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April 2017

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Many words, or few

It's NaNoWriMo, the month when thousands of people try to write a draft of a book in 30 days. While they are focusing on getting words to come out--some 1700 words a day--I'm toying with an idea on the other end of the spectrum.

A few years ago, I saw an article in National Geographic about a nature photographer who was feeling jaded and uninspired. He decided to try an experiment. For 90 days, he would take one photograph a day. Only one photograph a day.

Some days he knew exactly what his picture would be; he waited for the right light and took it. Some days he got the shot he wanted right away. Some days, he wandered a long time, changed his mind, and didn't get his picture until late. Photographers are used to taking many shots and weeding heavily for their final pictures. But this photographer found that having only one shot per day made him more selective, more observant, more careful. And he started having fun again, because of the challenge.

I thought: what if a writer who was daunted by the word counts of NaNoWriMo, or wasn't in the right frame of mind to draft a novel, went in the other direction and did a sort of writerly equivalent of the photographer's challenge? What if a writer set a goal of a single 100-word piece a day (or 50 words, or 500, depending on whatever feels compact yet manageable) for a month?  100 words could be a poem, or a piece of flash fiction. A writer could go even shorter and try one haiku a day. With only one short piece a day to focus on, the writer would exercise different creative muscles than the ones that are exercised by NaNoWriMo. So I'm just throwing the idea out there into the world, in case anyone cares to try it.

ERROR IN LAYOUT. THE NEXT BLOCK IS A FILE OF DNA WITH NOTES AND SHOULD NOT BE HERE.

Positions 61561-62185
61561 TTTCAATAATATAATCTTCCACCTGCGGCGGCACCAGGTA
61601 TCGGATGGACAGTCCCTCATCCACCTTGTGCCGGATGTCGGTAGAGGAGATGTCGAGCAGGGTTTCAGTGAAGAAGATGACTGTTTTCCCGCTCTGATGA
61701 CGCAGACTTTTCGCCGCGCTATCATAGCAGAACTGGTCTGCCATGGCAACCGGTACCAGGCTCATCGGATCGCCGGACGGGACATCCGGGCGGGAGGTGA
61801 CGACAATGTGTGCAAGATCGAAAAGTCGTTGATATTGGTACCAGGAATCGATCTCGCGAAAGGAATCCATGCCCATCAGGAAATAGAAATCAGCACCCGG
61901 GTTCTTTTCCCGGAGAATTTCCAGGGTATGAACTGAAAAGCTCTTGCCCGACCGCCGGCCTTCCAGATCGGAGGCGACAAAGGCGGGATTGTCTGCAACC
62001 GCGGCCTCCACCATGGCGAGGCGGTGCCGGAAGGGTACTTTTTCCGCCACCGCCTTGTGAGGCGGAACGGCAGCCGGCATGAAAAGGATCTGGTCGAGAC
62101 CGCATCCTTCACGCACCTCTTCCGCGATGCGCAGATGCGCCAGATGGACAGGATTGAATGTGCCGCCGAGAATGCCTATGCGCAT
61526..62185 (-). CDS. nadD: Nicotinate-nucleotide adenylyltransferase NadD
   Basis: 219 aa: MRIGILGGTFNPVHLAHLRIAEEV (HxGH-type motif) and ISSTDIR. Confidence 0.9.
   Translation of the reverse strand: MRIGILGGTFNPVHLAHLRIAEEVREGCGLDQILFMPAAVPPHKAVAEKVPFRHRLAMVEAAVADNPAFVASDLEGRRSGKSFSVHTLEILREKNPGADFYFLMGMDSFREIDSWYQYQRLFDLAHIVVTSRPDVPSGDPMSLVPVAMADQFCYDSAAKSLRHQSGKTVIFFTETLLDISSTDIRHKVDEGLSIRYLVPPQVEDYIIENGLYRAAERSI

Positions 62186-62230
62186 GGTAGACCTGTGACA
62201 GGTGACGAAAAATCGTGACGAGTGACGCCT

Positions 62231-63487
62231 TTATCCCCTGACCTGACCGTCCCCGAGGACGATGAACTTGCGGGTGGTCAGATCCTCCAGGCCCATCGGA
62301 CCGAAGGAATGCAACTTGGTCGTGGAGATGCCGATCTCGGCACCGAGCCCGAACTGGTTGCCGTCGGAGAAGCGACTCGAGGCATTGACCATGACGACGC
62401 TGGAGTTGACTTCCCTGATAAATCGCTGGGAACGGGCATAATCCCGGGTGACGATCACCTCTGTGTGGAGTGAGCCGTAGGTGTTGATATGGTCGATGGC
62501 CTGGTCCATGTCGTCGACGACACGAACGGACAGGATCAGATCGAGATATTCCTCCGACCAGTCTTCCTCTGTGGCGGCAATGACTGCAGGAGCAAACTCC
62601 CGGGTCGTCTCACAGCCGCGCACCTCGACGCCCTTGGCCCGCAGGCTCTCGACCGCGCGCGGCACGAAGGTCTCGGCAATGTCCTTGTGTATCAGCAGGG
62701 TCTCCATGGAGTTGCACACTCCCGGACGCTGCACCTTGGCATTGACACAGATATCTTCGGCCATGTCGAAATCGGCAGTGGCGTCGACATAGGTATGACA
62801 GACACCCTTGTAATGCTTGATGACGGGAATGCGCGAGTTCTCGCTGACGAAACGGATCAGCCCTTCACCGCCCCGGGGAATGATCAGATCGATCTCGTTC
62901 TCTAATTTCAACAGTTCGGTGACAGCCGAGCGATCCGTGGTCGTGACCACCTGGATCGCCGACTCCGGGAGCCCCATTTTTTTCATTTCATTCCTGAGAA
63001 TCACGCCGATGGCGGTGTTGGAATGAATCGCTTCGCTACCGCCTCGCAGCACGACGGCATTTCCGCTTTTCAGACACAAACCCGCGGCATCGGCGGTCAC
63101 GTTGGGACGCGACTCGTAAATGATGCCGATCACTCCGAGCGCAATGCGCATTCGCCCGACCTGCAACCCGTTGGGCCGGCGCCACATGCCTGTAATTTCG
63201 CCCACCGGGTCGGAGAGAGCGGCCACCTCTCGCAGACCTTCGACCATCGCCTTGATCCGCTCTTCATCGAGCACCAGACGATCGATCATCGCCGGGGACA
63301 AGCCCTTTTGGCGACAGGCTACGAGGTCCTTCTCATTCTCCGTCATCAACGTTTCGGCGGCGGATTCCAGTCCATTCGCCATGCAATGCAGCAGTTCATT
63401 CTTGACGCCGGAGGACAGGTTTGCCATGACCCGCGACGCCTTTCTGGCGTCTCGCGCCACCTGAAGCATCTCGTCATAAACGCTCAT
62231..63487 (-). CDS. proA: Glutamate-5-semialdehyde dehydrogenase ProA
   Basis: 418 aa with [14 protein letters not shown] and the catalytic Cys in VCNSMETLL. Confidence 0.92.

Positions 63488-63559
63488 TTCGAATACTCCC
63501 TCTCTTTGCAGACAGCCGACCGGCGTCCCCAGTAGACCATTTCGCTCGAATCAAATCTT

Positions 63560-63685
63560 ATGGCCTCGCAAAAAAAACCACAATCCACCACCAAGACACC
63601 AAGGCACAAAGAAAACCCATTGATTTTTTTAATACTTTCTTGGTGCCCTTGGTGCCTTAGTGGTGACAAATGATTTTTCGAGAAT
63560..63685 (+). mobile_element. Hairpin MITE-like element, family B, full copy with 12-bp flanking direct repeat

By the way, I see via internet search that many people have done versions of the one-photo-a-day challenge. But the one I saw first, the one I referred to at the top of this post, was Chased by the Light: A 90-Day Journey, by Jim Brandenburg.


I, personally, never felt the draw to NaNo. I do get it--works the writerly muscles, makes you write, gives you a goal. Still--meh. Without sounding dismissive, I can't really explain it.
Works for some, not for others. Whatever makes your sparkles shine!

I love this idea. I like to see stories as glittery details and layers, to sort through ideas and find something which excites me. Rushing has never worked for me.

Actually, this makes me feel better. Right now, I've got to focus on a synopsis for a future story which means my current WIP is suffering. The idea of challenging myself to explore a couple of paragraphs of my WIP a day with a photographer's eyes is very appealing.
Yes, I was thinking: challenges don't have to be about producing a lot of words. There are many aspects of writing on which we could challenge ourselves.